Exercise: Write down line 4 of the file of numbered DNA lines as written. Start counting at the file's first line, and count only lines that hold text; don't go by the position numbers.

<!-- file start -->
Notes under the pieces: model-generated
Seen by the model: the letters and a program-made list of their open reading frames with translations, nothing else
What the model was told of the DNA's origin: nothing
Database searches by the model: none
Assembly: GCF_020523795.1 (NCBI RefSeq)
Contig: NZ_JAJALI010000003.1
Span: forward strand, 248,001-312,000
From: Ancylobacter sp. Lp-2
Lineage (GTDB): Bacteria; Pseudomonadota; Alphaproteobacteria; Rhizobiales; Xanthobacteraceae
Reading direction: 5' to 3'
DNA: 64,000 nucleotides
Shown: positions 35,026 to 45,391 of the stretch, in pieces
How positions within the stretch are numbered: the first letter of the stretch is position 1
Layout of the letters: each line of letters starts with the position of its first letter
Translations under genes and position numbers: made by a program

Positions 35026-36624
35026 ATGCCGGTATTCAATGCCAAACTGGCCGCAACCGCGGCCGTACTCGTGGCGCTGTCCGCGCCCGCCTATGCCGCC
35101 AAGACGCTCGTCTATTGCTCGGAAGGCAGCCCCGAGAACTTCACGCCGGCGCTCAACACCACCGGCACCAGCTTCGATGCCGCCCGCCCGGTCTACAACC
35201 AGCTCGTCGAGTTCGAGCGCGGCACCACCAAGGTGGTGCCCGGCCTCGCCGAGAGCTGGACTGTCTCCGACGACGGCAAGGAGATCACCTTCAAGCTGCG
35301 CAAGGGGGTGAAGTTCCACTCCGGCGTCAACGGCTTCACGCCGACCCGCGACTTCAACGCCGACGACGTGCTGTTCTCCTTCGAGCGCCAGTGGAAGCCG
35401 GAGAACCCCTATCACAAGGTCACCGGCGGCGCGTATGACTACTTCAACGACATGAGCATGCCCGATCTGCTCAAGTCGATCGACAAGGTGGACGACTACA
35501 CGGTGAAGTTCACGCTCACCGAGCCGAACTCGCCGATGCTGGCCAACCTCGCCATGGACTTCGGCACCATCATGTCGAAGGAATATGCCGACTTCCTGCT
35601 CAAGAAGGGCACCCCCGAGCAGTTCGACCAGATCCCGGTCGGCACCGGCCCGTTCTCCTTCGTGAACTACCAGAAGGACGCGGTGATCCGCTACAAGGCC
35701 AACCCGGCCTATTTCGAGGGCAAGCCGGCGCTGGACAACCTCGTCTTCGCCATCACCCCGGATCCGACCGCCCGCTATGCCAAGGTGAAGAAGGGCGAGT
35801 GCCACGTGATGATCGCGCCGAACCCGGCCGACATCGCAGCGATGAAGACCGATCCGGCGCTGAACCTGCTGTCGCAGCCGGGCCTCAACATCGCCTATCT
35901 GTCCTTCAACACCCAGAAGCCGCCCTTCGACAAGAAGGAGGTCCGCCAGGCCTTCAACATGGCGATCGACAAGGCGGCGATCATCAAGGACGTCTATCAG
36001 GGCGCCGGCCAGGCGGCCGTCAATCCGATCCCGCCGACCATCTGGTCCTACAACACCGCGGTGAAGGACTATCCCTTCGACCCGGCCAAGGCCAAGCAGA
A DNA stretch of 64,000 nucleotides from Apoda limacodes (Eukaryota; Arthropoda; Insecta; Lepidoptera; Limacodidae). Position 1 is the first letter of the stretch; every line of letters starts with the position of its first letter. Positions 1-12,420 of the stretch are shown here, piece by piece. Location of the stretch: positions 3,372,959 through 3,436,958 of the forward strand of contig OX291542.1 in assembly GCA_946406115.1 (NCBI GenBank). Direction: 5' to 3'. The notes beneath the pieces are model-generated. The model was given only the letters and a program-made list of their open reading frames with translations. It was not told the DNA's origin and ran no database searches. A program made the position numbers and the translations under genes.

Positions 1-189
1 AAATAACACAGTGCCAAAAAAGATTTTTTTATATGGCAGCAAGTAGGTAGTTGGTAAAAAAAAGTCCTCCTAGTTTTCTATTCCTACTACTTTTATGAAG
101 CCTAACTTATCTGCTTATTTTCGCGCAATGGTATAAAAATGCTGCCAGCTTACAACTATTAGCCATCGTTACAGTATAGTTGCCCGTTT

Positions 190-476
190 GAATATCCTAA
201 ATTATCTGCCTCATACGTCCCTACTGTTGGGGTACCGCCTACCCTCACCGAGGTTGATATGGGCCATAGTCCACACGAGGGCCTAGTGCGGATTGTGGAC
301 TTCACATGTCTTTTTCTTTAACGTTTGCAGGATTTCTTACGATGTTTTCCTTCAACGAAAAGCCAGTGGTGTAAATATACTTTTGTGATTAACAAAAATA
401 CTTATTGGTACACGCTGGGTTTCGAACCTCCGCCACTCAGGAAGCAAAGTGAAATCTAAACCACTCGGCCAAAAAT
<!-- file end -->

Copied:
Database searches by the model: none